seamus dubhghaill

Promoting Irish Culture and History from Little Rock, Arkansas, USA


Leave a comment

Birth of James Dillon, Fine Gael Leader

james-dillonJames Matthew Dillon, politician and Fine Gael leader, is born in Drumcondra, Dublin on September 26, 1902. He serves as Leader of the Opposition and Leader of Fine Gael from 1959 to 1965 and Minister for Agriculture from 1948 to 1951 and from 1954 to 1957. He serves as a Teachta Dála (TD) from 1932 to 1969.

Dillon is the son of John Dillon, the last leader of the Irish Parliamentary Party, which had been swept away by Sinn Féin at the 1918 general election. He is educated at Mount St. Benedict’s, in Gorey, County Wexford, University College Galway and King’s Inns. He qualifies as a barrister and is called to the Bar in 1931. He studies business methods at Selfridges in London. After some time at Marshall Field’s in Chicago he returns to Ireland where he becomes manager of the family business known as Monica Duff’s in Ballaghaderreen, County Roscommon.

Between 1932 and 1937 Dillon serves as Teachta Dála (TD) for the Donegal constituency for the National Centre Party and after its merger with Cumann na nGaedheal, for the new party of Fine Gael. He plays a key role in instigating the creation of Fine Gael and becomes a key member of the party in later years. He remains as TD for Monaghan from 1937 to 1969. He becomes deputy leader of Fine Gael under W. T. Cosgrave.

Dillon resigns from Fine Gael in 1942 over its stance on Irish neutrality during World War II. While Fine Gael supports the government’s decision to stay out of the war, he urges the government to side with the Allies. He is a rabid anti-Nazi, proclaiming the Nazi ideology is “the devil himself with twentieth-century efficiency.” His zealousness against the Nazis draws him the ire of the German minister to Ireland, Eduard Hempel, who denounces him as a “Jew” and “German-hater.”

Dillon has a personally eventful 1942. While holidaying in Carna, County Galway he meets Maura Phelan of Clonmel on a Friday. By that Monday the two are engaged and six weeks after that they are married.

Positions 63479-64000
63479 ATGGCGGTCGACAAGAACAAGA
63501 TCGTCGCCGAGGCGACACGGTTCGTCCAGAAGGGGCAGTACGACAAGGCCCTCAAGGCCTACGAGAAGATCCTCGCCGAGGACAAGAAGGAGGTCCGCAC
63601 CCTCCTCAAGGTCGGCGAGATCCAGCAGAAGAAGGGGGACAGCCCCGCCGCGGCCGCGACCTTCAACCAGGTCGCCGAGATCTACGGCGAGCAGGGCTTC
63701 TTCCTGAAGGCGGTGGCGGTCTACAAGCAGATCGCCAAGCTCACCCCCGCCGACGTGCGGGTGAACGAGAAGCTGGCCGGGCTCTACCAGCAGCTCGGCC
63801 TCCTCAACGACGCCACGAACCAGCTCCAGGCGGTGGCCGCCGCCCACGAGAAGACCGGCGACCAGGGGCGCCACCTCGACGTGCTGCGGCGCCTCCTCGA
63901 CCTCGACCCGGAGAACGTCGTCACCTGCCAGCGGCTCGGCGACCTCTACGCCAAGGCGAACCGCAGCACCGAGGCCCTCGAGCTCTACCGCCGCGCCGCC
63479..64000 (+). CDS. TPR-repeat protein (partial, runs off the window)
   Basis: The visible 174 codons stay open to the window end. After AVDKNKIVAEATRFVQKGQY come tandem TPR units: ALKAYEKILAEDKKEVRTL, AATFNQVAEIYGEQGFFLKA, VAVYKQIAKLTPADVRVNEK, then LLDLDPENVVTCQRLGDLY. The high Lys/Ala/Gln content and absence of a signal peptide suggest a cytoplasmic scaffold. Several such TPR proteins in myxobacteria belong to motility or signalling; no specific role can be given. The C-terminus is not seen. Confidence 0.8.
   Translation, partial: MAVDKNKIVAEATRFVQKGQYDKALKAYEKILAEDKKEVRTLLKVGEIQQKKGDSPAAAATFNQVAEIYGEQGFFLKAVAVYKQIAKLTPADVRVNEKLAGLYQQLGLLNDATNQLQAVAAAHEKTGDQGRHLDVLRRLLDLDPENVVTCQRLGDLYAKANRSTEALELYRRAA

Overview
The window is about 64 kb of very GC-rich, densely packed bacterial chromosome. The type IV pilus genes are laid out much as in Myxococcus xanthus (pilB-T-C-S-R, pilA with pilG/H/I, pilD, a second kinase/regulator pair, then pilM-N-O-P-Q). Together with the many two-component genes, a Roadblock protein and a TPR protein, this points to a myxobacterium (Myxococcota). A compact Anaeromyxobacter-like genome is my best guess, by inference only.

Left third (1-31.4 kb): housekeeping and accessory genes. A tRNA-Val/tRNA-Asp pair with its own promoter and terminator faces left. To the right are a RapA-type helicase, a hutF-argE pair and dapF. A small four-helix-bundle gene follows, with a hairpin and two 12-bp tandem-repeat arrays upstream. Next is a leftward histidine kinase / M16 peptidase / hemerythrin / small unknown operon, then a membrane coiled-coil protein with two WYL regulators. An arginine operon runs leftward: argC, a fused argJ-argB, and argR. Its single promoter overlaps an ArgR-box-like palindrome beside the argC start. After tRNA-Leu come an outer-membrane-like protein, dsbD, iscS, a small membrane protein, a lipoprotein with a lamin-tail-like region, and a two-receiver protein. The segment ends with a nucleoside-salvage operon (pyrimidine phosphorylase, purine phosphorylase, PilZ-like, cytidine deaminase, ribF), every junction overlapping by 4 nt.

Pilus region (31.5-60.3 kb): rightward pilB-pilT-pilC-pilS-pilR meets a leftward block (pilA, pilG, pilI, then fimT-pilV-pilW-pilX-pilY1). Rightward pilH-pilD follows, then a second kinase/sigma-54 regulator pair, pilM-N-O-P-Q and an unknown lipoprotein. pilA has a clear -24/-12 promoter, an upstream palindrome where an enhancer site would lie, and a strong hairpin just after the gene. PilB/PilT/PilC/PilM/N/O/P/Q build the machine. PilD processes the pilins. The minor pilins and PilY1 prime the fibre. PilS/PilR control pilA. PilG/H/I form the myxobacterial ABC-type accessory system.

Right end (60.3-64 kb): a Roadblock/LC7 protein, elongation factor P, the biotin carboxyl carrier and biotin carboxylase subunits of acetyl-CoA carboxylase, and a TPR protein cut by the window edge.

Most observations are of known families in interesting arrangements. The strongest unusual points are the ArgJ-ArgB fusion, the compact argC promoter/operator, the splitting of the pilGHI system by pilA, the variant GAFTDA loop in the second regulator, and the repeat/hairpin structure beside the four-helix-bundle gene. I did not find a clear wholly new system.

Dillon is one of the independents who supports the first inter-party government (1948–1951), and is appointed Minister for Agriculture. As Minister, he is responsible for huge improvements in Irish agriculture. Money is spent on land reclamation projects in the areas of less fertile land while the overall quality of Irish agricultural produce increases.

Dillon rejoins Fine Gael in 1953. He becomes Minister for Agriculture again in the second inter-party government (1954–1957). In 1959 he becomes leader of Fine Gael, succeeding Richard Mulcahy. He becomes president of the party in 1960. In 1965 Fine Gael loses the general election to Seán Lemass and Fianna Fáil. The non-Fianna Fáil parties win 69 seats to Fianna Fáil’s 72. Had the other parties been able to win four more seats between them, they would have been able to form a government. Having narrowly failed to become Taoiseach, Dillon stands down as Fine Gael leader after the election.

Dillon is a colourful contributor to Dáil proceedings and is noted for his high standard of oratory. He remains a TD until 1969, when he retires from politics. He died in Malahide, Dublin on February 10, 1986 at the age of 83.


Leave a comment

Assassination of RIC Inspector Percival Lea-Wilson

percival-lea-wilsonPercival Lea-Wilson, a District Inspector in the Royal Irish Constabulary (RIC) who is stationed at Gorey, County Wexford, is shot dead on June 15, 1920 by the Irish Republican Army (IRA) outside his Gorey home on the orders of Michael Collins.

Lea-Wilson is born in Kensington, London and is educated at the University of Oxford but his route into the British Army begins with a stint as a RIC constable in Charleville, County Cork in the early 20th century.

When World War I breaks out in 1914 Lea-Wilson joins the British army where he reaches the rank of captain in the 18th Royal Irish Regiment. An injury during the war forces him back to Ireland where he is stationed in Dublin, just in time for the Easter Rising in 1916.

When the week long rising ends, the rebels who had fought in the Four Courts and the GPO are marched to the Rotunda Hospital where they are kept overnight under the glare of British troops. Among those detained are leaders of the rebellion such as Sean Mac Diarmada and Tom Clarke. Clarke is singled out and subjected to public humiliation by 28-year-old British army Captain Percival Lea-Wilson.